So Ginta kept up, correcting the course a little north, a little more east, as they followed what he was certain was Ryouma's trail. He didn't bother looking for signs, because there would be none. The three previous search teams had come this way, after all, fanning out through the woods around them, and they were still close enough to the village that this wasn't — this couldn't have been — where Ryouma ran into trouble.
It wasn't until the sun's rays were tinting gold, sending long fingers of shadow ahead of them as they ran east, that he had to stop. He raced in front of Kakashi, crooked his arm into the ANBU sign for halt and dropped to the grassy ground under bright-leaved oaks. When Kakashi landed panting beside him, Ginta couldn't speak yet, still sucking in air with a heaving ribcage, but he gestured with three fingers: We need to scan this area.
"For what?" Kakashi demanded, on a rasping inhale. "Killer sheep? We're not even at the border."
After seven hours of running they were almost there, but not quite. Unfortunately, 'there' was only the border between Fire Country and Coal Country, which contained mountains, disgruntled goat-herders, the deep mines for which the country was named -- and not much else. On the other side was Snow Country, which was all mountains, and on the other side of that was Lightning Country. Which housed Kumogakure no sato, the Village Hidden in the Clouds.
Which was where Shiki and his partner, the torturers who'd flayed Ryouma's chest open, were from.
"For signs," Ginta gasped. "Anything the other search teams might have missed." He tilted his monkey-face mask up, revealing a face that was flushed with exertion. Sweat-soaked hair clung to his forehead. "Need to decide whether he took the bluffs path, or started following the Small Falls trail."
"You think he left us a note?" Kakashi snapped. "Or just carved an arrow on a tree somewhere? It's been three weeks." And Ryouma was a jounin, accomplished at ghosting through the world without a trace.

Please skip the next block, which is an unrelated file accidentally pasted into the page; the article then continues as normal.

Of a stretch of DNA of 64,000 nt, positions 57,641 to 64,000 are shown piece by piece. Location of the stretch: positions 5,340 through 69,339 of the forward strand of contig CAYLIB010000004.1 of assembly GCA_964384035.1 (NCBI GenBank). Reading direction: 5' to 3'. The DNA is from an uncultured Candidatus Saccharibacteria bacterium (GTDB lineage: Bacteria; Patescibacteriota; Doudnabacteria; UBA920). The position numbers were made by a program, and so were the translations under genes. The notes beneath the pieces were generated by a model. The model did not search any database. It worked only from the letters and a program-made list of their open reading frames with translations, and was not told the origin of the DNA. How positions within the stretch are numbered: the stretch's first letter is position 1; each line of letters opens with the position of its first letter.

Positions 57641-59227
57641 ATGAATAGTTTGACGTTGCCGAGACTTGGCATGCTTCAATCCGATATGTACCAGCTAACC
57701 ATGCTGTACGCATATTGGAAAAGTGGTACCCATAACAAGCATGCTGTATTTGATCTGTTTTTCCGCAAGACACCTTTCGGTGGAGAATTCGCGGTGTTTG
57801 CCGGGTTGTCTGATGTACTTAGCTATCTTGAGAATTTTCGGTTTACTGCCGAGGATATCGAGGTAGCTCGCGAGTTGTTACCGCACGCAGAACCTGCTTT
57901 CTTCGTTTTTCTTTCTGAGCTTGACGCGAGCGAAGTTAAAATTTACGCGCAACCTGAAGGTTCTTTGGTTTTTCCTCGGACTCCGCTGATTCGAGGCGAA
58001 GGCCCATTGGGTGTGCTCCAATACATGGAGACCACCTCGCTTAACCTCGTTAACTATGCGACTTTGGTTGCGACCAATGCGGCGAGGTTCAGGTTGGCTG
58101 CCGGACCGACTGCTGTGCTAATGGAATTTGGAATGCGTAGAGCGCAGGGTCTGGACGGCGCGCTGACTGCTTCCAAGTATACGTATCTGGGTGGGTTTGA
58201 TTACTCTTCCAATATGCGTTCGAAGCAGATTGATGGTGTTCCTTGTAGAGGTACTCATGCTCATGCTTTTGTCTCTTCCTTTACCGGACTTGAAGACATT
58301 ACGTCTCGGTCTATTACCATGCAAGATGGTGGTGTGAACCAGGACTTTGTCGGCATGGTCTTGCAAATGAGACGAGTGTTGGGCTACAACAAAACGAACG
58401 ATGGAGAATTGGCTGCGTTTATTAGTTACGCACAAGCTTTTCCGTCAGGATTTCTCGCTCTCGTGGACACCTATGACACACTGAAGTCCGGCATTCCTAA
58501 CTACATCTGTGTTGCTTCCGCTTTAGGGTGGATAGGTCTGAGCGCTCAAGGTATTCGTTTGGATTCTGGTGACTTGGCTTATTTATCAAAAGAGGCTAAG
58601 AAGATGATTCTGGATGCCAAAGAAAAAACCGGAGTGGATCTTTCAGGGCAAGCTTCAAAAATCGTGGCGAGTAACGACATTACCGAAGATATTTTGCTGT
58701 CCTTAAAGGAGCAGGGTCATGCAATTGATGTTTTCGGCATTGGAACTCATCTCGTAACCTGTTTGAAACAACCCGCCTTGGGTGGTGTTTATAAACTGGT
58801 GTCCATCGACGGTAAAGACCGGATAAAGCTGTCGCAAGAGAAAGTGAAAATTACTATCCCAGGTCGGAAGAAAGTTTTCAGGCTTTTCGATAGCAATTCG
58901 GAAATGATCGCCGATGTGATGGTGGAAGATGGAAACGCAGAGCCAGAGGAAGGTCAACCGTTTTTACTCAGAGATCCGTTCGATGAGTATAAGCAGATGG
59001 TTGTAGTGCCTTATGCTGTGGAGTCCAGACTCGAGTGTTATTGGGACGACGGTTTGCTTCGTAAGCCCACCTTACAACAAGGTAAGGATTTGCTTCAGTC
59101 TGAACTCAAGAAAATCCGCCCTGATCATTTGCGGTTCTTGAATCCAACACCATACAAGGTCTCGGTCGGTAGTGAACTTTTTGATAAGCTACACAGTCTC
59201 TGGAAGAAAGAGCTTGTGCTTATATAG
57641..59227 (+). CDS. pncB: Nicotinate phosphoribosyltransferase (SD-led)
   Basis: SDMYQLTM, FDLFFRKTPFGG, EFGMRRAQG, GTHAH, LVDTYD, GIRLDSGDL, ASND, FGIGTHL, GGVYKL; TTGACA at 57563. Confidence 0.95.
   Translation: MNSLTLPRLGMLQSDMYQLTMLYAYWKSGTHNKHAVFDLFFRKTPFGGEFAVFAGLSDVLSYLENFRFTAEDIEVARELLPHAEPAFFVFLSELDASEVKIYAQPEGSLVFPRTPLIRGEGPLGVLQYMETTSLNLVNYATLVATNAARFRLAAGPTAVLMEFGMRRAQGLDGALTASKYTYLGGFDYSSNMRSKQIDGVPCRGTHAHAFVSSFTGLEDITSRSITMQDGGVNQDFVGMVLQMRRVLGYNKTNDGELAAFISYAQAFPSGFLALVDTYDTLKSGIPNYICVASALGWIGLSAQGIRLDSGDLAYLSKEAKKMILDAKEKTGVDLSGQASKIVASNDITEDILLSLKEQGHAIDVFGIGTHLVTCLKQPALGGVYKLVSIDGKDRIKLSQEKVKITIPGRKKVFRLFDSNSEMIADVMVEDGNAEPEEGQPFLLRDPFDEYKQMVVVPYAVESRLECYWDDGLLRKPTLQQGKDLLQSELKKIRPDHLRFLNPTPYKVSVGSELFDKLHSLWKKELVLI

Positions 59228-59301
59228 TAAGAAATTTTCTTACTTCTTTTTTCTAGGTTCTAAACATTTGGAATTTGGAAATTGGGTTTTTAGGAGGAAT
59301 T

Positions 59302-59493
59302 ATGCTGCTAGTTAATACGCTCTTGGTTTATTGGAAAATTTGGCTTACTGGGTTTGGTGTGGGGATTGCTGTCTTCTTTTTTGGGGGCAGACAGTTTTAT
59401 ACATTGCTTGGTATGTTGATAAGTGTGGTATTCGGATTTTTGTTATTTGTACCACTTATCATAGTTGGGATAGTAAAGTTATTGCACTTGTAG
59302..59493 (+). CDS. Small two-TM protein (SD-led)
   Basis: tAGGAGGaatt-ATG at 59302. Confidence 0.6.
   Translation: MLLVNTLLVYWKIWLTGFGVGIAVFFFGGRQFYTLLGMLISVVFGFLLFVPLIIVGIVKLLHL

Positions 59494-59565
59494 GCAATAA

"You think it's better to just guess at random? Or are you giving up already?" Ginta snarled back. He dashed an armoured forearm over his face, raking sweat away, then pointed ahead, where the road forked into two trails. "Or maybe we can find something useful, like whether or not it was, for example, raining three weeks ago so he took the drier trail. Or maybe it was icy and he took the low one."
"Absolutely," Kakashi drawled acidly. "That's a brilliant idea. It's just a shame I forgot to check the weather reports for the whole region, what with having to run blind."
"Did you fail trail reading in school?" Ginta almost yelled. "Or do you maybe remember how to read trail signs? You want to give up before we've even started, that's your business. I'm looking for Ryouma, and this is the one and only point where the search teams found any sign of him." He stalked off, still breathing hard, gaze fixed on the ground.
Kakashi ground his back teeth together, biting down a fistful of responses.
I was in school for six months, asshole.
A three-weeks old trail is a dead trail.
If three search teams already ran through here, any signs are long-corrupted. And useless, if they didn't already lead to Ryouma.
Tell me where we're going!
He hated working with search-partners. Hated having less cards, less knowledge, no leverage--
Bitching was not helping.
He stripped his ANBU mask off, inhaling the cold North wind, and pulled his cloth mask down to his chin. Felt the sting of distant snow on his lips, even at this time of year. Three weeks ago he'd been in Waterfall country, almost three-hundred miles West. It had rained constantly, hard and icy. It might have sleeted here.
He bit down hard on the pad of his left thumb, ripping through the callous. Blood splattered the scrubby grass. Kakashi kicked a clump of half-dried mud over it, freed a scroll from his armour, swept a hot red line down the unfurling parchment, and called on his chakra.
Called on his dogs.
Four snapped into smokey reality, hooked by the jutsu, and landed in a semi-graceful heap in front of him. Shouma, the young leggy shepherd, found his feet first. Then the two shaggy wolfhounds. Pakkun stayed on his backside and offered Kakashi a disdainful look.